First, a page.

Research Topic:

Diffuse alveolar hemorrhage is a clinical syndrome resulting from pulmonary capillaritis, bland pulmonary hemorrhage, or diffuse alveolar damage.1 DAH has been reported as a rare adverse event with amiodarone therapy, warfarin therapy, and as a potential complication with rivaroxaban therapy. 2, 3, 4

Case Presentation:

We present the case of a seventy-six year old Hispanic female with a medical history significant for heart failure with preserved ejection fraction, obstructive sleep apnea with associated pulmonary hypertension and right heart strain, type two diabetes mellitus, stage four chronic kidney disease, gastroesophageal reflux disease, chronic anxiety, dementia, and hypothyroidism who had presented with complaints of atypical chest pain, shortness of breath, and anxiety. Chest x-ray performed at admission showed patchy asymmetric infiltrates suggestive of worsening heart failure. The patient was then aggressively diuresed for pulmonary edema and presumed worsening heart failure. Thereafter, her hospitalization course was complicated by new onset acute non-valvular atrial fibrillation. Rhythm control with amiodarone was then initiated. Given her high risk for stroke based on CHADS-VASc score of six, anticoagulation was initiated with apixaban. Six days later, the patient developed respiratory failure due to acute respiratory distress syndrome (ARDS) confirmed by extensive bilateral consolidation on chest x-ray. During intubation, gross blood was noted to be lining the endotracheal tube. Amiodarone and apixaban were then held due to suspicion for alveolar hemorrhage. Systemic steroids were also initiated to prevent relapse and extensive continued pulmonary fibrosis. She was maintained on ventilator support with a strategy to treat underlying ARDS secondary to DAH. After four weeks of unsuccessful withdrawal of ventilatory support, the patient required tracheostomy and was then transferred to an inpatient rehabilitation facility.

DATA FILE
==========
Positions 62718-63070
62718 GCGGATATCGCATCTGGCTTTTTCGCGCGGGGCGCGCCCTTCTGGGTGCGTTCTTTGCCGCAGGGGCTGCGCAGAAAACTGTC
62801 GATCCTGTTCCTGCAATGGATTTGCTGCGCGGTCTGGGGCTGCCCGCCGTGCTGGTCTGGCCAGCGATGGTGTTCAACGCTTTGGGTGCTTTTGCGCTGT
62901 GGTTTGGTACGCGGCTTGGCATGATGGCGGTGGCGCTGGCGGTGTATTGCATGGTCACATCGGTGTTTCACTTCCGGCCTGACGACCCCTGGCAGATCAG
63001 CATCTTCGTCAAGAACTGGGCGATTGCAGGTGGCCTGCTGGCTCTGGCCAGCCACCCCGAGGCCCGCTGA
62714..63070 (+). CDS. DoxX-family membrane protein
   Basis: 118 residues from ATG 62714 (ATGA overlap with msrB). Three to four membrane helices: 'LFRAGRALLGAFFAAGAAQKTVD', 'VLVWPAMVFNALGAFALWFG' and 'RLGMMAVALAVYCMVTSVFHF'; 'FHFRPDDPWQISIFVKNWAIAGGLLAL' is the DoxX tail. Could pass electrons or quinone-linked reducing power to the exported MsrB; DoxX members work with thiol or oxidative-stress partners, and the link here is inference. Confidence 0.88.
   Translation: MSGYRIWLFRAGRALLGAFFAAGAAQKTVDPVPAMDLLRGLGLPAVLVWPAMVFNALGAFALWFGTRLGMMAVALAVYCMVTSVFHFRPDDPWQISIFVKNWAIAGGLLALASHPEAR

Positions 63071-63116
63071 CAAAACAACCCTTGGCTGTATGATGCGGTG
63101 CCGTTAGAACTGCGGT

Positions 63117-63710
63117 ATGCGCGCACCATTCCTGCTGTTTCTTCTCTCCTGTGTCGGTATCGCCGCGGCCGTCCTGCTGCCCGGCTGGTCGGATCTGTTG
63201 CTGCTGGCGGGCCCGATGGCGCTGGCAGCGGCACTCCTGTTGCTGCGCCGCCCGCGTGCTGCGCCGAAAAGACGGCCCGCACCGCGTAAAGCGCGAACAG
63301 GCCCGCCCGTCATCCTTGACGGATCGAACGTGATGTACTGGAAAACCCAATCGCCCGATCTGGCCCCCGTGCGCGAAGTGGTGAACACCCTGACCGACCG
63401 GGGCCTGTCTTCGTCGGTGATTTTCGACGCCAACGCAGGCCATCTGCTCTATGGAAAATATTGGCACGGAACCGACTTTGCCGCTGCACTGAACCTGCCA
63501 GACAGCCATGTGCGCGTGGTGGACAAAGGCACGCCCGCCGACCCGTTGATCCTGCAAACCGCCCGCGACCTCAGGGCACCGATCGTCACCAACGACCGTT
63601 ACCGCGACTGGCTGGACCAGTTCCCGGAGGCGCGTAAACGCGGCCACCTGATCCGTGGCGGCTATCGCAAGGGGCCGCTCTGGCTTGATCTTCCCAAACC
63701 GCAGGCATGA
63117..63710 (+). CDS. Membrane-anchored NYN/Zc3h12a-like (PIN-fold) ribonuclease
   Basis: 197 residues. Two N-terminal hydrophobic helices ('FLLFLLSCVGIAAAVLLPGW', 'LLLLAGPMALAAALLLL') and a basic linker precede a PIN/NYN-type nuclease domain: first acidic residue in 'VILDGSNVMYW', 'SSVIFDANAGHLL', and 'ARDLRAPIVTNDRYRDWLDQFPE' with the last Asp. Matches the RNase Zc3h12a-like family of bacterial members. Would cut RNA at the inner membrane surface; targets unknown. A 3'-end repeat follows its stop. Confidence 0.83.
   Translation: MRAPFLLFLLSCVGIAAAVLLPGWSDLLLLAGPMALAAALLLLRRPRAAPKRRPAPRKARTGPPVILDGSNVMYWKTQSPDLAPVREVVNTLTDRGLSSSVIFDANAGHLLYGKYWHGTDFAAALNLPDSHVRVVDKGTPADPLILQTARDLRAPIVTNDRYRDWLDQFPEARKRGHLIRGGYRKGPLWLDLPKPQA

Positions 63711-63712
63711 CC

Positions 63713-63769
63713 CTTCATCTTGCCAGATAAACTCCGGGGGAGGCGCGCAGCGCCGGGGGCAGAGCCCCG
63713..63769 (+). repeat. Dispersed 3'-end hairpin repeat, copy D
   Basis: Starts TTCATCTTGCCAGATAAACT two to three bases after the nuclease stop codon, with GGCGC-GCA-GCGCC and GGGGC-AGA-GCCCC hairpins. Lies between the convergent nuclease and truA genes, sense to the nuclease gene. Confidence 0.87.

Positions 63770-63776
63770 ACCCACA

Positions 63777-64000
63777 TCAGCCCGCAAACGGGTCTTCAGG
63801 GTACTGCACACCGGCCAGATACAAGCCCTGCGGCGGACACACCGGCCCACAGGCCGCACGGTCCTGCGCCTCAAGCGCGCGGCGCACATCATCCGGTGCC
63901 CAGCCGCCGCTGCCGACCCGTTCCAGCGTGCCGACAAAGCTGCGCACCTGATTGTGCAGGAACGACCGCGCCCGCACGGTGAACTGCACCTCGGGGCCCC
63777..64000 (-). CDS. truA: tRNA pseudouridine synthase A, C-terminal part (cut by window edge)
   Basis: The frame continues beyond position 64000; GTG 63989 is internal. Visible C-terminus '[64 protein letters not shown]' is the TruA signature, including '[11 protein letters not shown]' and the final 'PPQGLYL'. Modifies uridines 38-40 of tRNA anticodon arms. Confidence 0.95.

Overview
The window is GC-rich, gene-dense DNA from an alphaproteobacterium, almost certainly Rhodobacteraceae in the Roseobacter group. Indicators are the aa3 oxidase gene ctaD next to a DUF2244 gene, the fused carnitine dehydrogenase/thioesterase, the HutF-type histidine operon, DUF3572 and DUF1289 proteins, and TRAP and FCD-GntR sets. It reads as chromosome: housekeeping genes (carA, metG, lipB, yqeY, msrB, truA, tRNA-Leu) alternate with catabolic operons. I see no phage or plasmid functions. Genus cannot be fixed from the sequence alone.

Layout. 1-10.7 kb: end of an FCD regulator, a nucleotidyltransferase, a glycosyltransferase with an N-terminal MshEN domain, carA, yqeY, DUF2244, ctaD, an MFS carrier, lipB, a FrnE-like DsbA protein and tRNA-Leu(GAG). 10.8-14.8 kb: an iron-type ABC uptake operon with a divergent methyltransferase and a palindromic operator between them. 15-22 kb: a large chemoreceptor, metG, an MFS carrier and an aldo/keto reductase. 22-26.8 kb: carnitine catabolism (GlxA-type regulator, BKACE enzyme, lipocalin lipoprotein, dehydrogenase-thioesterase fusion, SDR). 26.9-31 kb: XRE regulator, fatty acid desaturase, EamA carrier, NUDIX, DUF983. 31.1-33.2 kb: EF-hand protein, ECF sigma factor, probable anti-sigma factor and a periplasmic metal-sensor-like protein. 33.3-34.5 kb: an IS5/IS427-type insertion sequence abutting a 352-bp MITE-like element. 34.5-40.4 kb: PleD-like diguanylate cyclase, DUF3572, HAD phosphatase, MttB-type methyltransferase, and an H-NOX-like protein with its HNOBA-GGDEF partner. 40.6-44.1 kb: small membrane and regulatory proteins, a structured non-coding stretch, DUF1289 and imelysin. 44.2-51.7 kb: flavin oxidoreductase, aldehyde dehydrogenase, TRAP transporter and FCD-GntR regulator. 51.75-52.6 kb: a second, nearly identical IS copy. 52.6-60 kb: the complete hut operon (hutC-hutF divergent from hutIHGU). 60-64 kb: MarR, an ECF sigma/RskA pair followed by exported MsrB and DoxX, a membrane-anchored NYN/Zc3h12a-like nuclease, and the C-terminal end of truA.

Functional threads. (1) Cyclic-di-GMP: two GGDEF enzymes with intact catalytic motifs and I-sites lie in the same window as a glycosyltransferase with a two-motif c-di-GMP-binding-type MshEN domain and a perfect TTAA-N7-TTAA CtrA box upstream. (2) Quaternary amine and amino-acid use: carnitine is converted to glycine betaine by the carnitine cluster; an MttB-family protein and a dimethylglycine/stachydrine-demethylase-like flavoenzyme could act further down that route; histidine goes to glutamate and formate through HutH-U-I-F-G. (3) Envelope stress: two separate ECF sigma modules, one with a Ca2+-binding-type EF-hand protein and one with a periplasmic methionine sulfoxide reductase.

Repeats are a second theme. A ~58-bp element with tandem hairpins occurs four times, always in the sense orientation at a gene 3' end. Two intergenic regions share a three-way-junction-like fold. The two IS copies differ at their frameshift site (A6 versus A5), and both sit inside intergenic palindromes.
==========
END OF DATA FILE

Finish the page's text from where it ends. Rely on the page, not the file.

Discussion:

DAH is usually due to systemic disease, vasculitis or both, but provoked causes are primarily due to medications such as an anticoagulant, D-penicillamine, nitrofurantoin, amiodarone, propylthiouracil, cocaine or sirolimus.5 DAH secondary to amiodarone remains a diagnosis of exclusion, considered only once other mechanisms of disease have been thoroughly explored and eliminated.

Conclusions:

Amiodarone monotherapy has been associated with DAH, and the concurrent anticoagulant effect of apixaban may have increased her risk of bleeding. The potential pharmacokinetic drug interaction between amiodarone and apixaban or the patient’s diminished renal function, whether independent or additive, cannot be excluded as contributing factors in this case of DAH.

  1. Lara A, Schwarz M. Diffuse alveolar hemorrhage. Chest 2010; 137 (5): 1164-71.
  2. Iskandar SB et al. Amiodarone-induced alveolar hemorrhage. South Med J. 2006 Apr;99(4):383-7.
  3. Uysal E, Cevik E, Solak S, Acar Y, Yalimol M. A life-threatening complication of warfarin therapy in ED: diffuse alveolar hemorrhage. Am J Emerg Med. 2014 Jun; 32(6):690.
  4. Uysal E. 1239: Drowning in blood: a rare but fatal complication of rivaroxaban. Crit Care Med. 2012 40 (12): 1-328.
  5. Octavian C. Ioachimescu. Diffuse alveolar hemorrhage. Diagnosing it and finding the cause. doi: 10.3949/ccjm.75.4.258 Cleveland Clinic Journal of Medicine April 2008 vol. 75 4. 258-280.